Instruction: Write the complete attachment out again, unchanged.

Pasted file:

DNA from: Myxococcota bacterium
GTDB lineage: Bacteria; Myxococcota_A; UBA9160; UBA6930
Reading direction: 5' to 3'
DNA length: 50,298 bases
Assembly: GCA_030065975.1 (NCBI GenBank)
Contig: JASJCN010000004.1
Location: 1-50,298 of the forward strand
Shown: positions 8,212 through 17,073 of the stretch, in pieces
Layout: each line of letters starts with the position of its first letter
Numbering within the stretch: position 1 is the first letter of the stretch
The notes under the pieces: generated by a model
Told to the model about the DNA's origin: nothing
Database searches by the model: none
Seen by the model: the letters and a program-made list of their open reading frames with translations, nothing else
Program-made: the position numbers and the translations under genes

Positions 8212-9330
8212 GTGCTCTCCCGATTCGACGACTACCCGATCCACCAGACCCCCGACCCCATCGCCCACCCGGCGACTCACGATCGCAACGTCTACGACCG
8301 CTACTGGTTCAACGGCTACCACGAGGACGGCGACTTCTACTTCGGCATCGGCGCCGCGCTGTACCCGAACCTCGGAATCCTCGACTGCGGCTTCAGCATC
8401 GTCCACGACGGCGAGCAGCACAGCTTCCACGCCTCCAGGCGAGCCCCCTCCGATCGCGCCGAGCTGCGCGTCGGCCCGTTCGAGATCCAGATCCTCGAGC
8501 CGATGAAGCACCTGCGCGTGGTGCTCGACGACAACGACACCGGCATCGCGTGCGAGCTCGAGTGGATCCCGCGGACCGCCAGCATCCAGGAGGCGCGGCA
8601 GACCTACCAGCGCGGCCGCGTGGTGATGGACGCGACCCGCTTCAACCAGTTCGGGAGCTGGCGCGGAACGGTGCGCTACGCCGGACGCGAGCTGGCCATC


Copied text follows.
DNA from: Myxococcota bacterium
GTDB lineage: Bacteria; Myxococcota_A; UBA9160; UBA6930
Reading direction: 5' to 3'
DNA length: 50,298 bases
Assembly: GCA_030065975.1 (NCBI GenBank)
Contig: JASJCN010000004.1
Location: 1-50,298 of the forward strand
Shown: positions 8,212 through 17,073 of the stretch, in pieces
Layout: each line of letters starts with the position of its first letter
Numbering within the stretch: position 1 is the first letter of the stretch
The notes under the pieces: generated by a model
Told to the model about the DNA's origin: nothing
Database searches by the model: none
Seen by the model: the letters and a program-made list of their open reading frames with translations, nothing else
Program-made: the position numbers and the translations under genes

Positions 8212-9330
8212 GTGCTCTCCCGATTCGACGACTACCCGATCCACCAGACCCCCGACCCCATCGCCCACCCGGCGACTCACGATCGCAACGTCTACGACCG
8301 CTACTGGTTCAACGGCTACCACGAGGACGGCGACTTCTACTTCGGCATCGGCGCCGCGCTGTACCCGAACCTCGGAATCCTCGACTGCGGCTTCAGCATC
8401 GTCCACGACGGCGAGCAGCACAGCTTCCACGCCTCCAGGCGAGCCCCCTCCGATCGCGCCGAGCTGCGCGTCGGCCCGTTCGAGATCCAGATCCTCGAGC
8501 CGATGAAGCACCTGCGCGTGGTGCTCGACGACAACGACACCGGCATCGCGTGCGAGCTCGAGTGGATCCCGCGGACCGCCAGCATCCAGGAGGCGCGGCA
8601 GACCTACCAGCGCGGCCGCGTGGTGATGGACGCGACCCGCTTCAACCAGTTCGGGAGCTGGCGCGGAACGGTGCGCTACGCCGGACGCGAGCTGGCCATC